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There are deals out there, in the for sale forum there is a guy in Iowa that has a new sv that is not even broken in with almost 2 grand in mods selling for less than the price of a new one.

New gets you bank financing and no deals
Cash gets you deals that are unbelievable.

If you have 4 grand cash and get a  loan to cover the rest,
there is not a bank that would refuse you.  Money is power
 

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Fatass SVS said:
"Obsessed" is the word, and that obsession sounds pretty self-destructive. You should not get an SV.  If you NEED a bike, get a beater bike for a few hundred bucks and ride it until you have sufficiently improved your financial situation such that you can afford to buy a good, clean used SV650.  Satisfying your itch to ride a shiny SV by going into debt is just perpetuating the same sort of short-term-wants over long-term-needs behavior that got you into the situation your're in now.  Everybody makes mistakes. Only the determinedly unsuccessful keep making the same kind of mistakes again and again.     
Well said. Borrowing money for a motorcycle is for suckers. (Same for cars, furniture, clothes, etc.) You should borrow money only for an investment, such as real estate or a business need. Simple but true.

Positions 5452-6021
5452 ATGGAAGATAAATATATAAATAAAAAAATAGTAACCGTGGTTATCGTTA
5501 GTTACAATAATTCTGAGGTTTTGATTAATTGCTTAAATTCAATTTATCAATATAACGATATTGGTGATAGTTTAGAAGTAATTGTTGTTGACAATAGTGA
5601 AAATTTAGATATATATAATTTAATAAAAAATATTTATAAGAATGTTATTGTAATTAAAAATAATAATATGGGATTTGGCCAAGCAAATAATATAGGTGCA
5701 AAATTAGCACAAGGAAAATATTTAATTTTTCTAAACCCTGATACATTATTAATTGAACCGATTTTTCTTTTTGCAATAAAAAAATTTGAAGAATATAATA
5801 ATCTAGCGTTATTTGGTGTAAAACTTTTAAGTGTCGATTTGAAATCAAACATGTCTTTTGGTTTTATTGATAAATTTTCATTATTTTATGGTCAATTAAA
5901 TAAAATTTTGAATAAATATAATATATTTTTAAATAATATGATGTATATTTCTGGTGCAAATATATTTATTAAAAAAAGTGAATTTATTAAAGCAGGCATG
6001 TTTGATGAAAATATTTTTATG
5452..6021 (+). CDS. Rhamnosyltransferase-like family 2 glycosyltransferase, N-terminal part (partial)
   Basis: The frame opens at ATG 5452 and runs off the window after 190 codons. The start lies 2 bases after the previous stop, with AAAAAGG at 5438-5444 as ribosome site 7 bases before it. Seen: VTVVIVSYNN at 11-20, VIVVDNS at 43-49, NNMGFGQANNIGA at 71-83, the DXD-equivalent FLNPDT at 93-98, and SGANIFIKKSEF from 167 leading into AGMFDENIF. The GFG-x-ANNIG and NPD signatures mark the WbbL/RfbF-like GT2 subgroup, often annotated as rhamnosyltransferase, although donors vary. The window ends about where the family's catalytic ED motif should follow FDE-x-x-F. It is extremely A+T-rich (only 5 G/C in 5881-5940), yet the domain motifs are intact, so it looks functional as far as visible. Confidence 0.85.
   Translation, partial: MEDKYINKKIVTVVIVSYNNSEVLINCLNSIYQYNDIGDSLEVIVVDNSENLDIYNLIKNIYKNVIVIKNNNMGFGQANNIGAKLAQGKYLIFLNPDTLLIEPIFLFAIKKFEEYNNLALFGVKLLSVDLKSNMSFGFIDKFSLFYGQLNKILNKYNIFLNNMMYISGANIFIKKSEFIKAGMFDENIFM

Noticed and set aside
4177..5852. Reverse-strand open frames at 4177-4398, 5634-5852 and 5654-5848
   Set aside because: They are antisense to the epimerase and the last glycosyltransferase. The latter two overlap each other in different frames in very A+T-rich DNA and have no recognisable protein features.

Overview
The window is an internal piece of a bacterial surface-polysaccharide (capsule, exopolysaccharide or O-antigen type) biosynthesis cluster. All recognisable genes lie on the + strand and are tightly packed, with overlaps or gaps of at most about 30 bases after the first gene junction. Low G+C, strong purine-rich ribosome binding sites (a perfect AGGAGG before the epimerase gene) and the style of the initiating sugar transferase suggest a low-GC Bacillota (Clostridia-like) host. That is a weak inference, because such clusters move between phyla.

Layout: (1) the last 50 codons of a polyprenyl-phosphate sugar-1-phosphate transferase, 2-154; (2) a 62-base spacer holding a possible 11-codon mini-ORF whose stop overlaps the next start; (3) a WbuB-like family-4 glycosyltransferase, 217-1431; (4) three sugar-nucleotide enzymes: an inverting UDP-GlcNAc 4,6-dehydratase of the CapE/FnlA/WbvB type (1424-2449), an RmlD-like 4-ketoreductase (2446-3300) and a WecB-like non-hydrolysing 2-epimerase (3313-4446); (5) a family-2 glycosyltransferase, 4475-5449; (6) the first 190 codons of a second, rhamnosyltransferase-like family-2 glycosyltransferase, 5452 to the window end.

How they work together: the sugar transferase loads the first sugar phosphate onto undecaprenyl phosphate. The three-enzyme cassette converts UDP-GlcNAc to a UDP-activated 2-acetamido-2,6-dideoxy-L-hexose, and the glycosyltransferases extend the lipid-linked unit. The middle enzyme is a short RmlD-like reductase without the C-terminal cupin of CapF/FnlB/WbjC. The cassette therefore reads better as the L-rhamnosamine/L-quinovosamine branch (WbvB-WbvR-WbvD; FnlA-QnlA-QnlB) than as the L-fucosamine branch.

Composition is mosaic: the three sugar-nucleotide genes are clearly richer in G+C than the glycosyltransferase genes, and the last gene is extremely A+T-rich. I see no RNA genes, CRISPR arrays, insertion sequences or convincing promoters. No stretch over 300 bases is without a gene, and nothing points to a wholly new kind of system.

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about that LOC from the bank. yeah, i just found out my credit union has something like that. at first, i was like wtf! why put in $1000 savings acct and then borrow another 1000 from the bank only to pay interest on it. Didn't make sense to me until i started reading my credit reports and saw that loans are on there. I apparently found out, it is better to have prevous credit history than none. Also, you can get denied for a loan even if you have good credit but not for long enough. But then, they just jack up the interest rate.
 

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Re: my credit is stopping me from getting my bike,anybody know how i can get fin

syntheticton said:
maybe its different for different financial lendors etc. or different states
You're both kinda right. Paying off your credit card in full every month is fine, and it builds good credit. However, not using the card and never having any balance on it, even just till the end of the month, is bad and builds no credit.

Even if you don't use your credit card, it's a good idea to charge something to it, simply to pay it off at the end of the month.
 

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Motorsport vehicles are THE single hardest thing to get financing for.

I've watched people with multiple cars, solid payment history and mult-hundred thousand dollar mortgages to get turned down flat for bikes.

It has a lot less to do with affordability than the bank willing to take the risk.

Face it - we don't require a bike to live - but a car and a home are necessities of life.

The bike is an asset that's nothing more than a toy - can be hidden in the basement and is only useful for roughly four months out of the year.